Oct. 27 - Argentine researchers have demonstrated how methane can be separated from other digestive gases produced by cattle, to power a car. The scientists say that harnessing cow power on an industrial scale could create a new form of sustainable energy while also reducing the carbon footprint produced by cattle ranches. Elly Park reports.
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This car runs on natural gas.
Not the kind of natural gas that comes from deep underground…but the kind that can be found deep inside the stomach of your average cow.
Researchers from Argentina's National Institute of Agricultural Technology have found a new use for way to cash in on cattle.
Guillermo Berra says that the methane produced by the cow's digestive system is a highly combustible natural gas that, from other sources, is widely used for energy production.
He says there's no reason why cows could not be farmed as a new source of energy.
(SOUNDBITE) (Spanish) RESEARCHER FROM ARGENTINA'S NATIONAL INSTITUTE OF AGRICULTURAL TECHNOLOGY (INTA), DOCTOR GUILLERMO BERRA:
"From the point of view of the (cow's) digestive system, we look at it as a biodigester. What is a biodigester? It is an enclosed container with two openings where a fermentation process takes place in which, because of the absence of oxygen, it is technically anaerobic. These bacteria produce, more than anything, two gases which are carbon dioxide and methane ."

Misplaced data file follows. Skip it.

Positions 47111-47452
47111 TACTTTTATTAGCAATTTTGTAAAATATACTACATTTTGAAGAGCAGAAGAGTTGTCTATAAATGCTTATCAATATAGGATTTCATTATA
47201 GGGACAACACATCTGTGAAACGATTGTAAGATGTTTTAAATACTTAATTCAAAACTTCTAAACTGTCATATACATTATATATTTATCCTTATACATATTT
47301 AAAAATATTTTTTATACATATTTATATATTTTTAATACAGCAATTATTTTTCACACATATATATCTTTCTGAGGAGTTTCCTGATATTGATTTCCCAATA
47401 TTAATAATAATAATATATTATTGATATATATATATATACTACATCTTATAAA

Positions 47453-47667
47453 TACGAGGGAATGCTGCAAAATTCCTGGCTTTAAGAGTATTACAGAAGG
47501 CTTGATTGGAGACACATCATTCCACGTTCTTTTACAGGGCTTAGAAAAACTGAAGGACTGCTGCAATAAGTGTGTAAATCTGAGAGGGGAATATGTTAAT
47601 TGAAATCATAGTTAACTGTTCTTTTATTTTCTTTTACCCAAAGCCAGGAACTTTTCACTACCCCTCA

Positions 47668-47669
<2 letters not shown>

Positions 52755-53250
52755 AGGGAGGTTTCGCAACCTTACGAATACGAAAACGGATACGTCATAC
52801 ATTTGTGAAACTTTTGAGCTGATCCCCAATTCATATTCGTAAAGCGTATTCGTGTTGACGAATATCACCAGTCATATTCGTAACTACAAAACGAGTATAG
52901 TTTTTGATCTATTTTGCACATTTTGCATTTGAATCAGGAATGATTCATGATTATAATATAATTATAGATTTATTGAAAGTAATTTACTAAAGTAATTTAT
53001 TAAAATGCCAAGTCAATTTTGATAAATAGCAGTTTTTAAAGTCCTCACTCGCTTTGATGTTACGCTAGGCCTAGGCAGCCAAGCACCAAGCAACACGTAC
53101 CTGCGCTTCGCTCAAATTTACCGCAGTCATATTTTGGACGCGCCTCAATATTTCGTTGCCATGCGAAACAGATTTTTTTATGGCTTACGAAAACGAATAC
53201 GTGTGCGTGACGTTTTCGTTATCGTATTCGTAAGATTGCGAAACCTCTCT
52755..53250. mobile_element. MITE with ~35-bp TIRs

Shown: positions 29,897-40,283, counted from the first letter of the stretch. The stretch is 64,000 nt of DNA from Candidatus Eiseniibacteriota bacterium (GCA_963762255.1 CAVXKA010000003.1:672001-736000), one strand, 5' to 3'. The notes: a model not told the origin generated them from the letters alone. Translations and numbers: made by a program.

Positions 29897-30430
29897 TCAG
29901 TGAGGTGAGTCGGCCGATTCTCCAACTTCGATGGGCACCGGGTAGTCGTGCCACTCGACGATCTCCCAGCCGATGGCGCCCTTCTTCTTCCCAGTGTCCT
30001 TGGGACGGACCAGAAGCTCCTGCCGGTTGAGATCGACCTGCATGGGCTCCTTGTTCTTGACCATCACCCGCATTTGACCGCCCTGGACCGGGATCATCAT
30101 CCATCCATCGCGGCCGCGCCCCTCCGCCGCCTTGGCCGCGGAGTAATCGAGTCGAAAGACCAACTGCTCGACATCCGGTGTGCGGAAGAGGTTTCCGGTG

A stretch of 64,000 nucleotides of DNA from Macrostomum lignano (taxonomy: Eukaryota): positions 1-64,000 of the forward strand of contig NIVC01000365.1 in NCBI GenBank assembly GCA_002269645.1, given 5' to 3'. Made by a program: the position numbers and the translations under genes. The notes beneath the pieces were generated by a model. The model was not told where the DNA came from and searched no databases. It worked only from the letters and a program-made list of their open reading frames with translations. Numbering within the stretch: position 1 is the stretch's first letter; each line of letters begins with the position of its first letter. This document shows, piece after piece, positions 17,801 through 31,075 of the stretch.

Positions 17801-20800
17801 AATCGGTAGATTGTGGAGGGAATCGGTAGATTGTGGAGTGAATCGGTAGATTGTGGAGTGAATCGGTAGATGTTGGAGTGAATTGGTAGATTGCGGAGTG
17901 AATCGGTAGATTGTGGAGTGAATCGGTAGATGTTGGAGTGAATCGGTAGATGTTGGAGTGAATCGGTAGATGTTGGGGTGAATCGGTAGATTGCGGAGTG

Berra and his team extract the gases produced in the upper digestive chamber using a tube fed directly through the side of the cow.
They then separate the methane from other gases using a bicycle attached to a piston which pumps the gas through a purification system.
The result is this 95 percent pure methane gas which can be burned to power a car engine or anything else that runs on natural gas, says pneumatics specialist Diego Mena
(SOUNDBITE) (Spanish) HIGH PRESSURE PNEUMATICS SPECIALIST, DIEGO MENA, SAYING:
"Methane is methane. It doesn't matter where it originates. Once it is purified you can use it."
And there's an environmental benefit as well. Methane is a potent greenhouse gas that contributes to global warming. The researchers say 30 percent of Argentina's carbon emissions come from both ends of the nation's 51 million cows.
So by using their digestive gases as fuel, Berra and his team believe that they can help the environment while creating a new source of renewable energy…turning cattle into grass fed gas stations.
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